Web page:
Look for the author's name whether they are an individual, an organisation or a group. Be wary of anonymous information. Also does the author have relevant qualifications and experience?
Does the publisher have a track record in the field? Are they considered reputable suppliers of information?
The qualifications or experience of the author or the publisher need to be clearly stated. If not stated, are they a peak body, academic institution, or government or non-government organisation serving the public interest? Be careful even a doctor with good credentials may be self-promoting or promoting a service or specific discipline.
This is the method of selecting and reviewing material to be included on the site. Look for reasons for inclusion and exclusion of material. Check for credentials of groups or individuals conducting reviews.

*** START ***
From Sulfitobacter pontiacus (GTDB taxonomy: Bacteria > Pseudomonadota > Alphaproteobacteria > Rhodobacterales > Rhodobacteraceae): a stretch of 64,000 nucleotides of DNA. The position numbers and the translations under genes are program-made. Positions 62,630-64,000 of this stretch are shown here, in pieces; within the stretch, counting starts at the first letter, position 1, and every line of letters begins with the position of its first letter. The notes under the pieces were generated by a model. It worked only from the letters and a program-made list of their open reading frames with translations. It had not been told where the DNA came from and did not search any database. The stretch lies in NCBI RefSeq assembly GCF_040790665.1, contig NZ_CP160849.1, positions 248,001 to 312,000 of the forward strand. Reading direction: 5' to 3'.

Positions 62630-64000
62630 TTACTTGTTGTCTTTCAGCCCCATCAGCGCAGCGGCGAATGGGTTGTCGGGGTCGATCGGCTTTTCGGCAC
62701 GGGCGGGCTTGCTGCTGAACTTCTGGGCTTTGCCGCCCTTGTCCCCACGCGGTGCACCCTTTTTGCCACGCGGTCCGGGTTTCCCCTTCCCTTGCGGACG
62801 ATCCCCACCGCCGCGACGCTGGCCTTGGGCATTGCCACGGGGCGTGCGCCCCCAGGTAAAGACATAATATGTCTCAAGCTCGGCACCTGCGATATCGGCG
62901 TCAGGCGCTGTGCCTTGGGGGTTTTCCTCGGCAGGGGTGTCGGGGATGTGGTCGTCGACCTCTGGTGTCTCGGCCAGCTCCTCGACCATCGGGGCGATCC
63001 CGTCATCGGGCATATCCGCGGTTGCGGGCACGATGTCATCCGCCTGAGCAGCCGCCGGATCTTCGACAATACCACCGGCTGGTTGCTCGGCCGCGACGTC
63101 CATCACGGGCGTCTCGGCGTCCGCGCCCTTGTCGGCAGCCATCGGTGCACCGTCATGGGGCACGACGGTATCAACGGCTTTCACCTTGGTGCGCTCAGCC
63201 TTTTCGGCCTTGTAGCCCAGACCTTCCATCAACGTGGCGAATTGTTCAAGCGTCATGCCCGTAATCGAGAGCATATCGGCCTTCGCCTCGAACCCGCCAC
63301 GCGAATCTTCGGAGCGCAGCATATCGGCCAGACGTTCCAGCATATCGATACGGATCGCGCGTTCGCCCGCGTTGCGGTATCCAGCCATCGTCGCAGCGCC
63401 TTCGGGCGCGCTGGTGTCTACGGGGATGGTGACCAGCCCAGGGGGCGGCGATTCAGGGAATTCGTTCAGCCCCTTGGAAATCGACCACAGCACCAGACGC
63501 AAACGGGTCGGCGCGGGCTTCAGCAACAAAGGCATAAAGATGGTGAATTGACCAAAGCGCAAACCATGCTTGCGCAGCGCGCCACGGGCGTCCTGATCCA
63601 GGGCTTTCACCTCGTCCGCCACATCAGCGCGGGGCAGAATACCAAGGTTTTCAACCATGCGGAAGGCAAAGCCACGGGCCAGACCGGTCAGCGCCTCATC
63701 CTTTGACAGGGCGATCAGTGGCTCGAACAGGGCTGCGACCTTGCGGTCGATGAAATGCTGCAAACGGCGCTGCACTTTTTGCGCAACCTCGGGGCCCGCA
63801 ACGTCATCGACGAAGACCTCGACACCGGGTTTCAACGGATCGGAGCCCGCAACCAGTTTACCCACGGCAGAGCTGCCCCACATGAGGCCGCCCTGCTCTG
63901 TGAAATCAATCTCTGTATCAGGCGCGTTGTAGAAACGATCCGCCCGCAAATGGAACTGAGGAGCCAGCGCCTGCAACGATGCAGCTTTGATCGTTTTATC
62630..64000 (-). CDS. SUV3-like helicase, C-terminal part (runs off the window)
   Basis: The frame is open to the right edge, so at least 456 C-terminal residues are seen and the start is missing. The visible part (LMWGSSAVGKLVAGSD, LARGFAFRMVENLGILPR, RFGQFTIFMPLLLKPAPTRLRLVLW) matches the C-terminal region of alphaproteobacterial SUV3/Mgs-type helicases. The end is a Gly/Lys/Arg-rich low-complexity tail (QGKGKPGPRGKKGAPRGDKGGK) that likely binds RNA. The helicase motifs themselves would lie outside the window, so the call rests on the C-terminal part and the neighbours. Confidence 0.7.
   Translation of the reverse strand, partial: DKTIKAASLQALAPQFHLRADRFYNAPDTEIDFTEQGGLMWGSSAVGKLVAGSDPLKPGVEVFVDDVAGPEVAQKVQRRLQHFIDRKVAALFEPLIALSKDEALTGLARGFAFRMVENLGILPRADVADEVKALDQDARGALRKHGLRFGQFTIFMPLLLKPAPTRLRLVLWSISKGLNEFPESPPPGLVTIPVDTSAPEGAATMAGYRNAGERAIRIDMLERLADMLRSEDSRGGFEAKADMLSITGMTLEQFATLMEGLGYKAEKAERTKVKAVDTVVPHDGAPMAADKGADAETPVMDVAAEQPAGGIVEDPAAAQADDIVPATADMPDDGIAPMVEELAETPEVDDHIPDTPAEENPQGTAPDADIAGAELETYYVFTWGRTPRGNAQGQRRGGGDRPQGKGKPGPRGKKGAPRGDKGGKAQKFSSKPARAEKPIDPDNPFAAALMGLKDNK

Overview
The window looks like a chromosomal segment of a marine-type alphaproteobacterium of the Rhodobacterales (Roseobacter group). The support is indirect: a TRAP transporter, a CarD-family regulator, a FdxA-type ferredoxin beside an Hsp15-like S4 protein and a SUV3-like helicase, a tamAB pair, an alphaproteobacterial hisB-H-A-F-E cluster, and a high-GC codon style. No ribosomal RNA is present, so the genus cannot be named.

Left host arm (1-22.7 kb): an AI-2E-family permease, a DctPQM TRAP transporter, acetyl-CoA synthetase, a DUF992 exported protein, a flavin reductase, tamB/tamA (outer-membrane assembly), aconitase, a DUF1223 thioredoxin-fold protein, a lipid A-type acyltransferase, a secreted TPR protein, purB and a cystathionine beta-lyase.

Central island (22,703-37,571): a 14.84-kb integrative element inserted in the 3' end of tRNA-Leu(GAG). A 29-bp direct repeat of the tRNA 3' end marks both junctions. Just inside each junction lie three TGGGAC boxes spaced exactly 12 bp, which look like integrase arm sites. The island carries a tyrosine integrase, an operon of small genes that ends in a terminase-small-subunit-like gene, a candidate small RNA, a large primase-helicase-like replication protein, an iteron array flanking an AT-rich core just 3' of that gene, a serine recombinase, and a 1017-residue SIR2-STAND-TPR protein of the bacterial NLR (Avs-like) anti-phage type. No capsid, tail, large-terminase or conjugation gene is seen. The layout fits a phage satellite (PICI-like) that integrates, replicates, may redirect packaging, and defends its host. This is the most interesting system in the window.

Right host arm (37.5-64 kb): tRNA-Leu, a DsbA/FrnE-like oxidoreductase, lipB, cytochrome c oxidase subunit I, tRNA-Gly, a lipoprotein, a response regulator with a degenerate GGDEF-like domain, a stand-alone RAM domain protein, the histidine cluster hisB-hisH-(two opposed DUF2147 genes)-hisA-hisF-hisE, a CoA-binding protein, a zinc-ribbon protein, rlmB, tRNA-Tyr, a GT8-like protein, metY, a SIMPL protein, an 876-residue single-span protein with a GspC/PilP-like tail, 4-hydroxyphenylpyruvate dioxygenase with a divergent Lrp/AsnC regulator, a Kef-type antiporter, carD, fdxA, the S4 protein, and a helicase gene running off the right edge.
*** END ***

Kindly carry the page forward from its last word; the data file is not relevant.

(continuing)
Is the website selling anything? If the website has a commercial purpose then this may introduce an element of bias to the information. Is the website sponsored by a commercial concern or affiliated to a lobby group? Any potential conflict of interest needs to be acknowledged. The manner in which this is prevented from affecting content should be stated.
The source of sponsorship and the sponsor's role must be clearly stated. A sponsor should not affect content. If there is advertising there must be a clear distinction made between advertising and information.
Identifying the type of organisation or group who maintain the website will help determine the context of the information. This may help in identifying relevance, bias, accuracy, purpose or conflict of interest. The type of information may differ depending on whether the site is commercial, research, educational, support group or individual.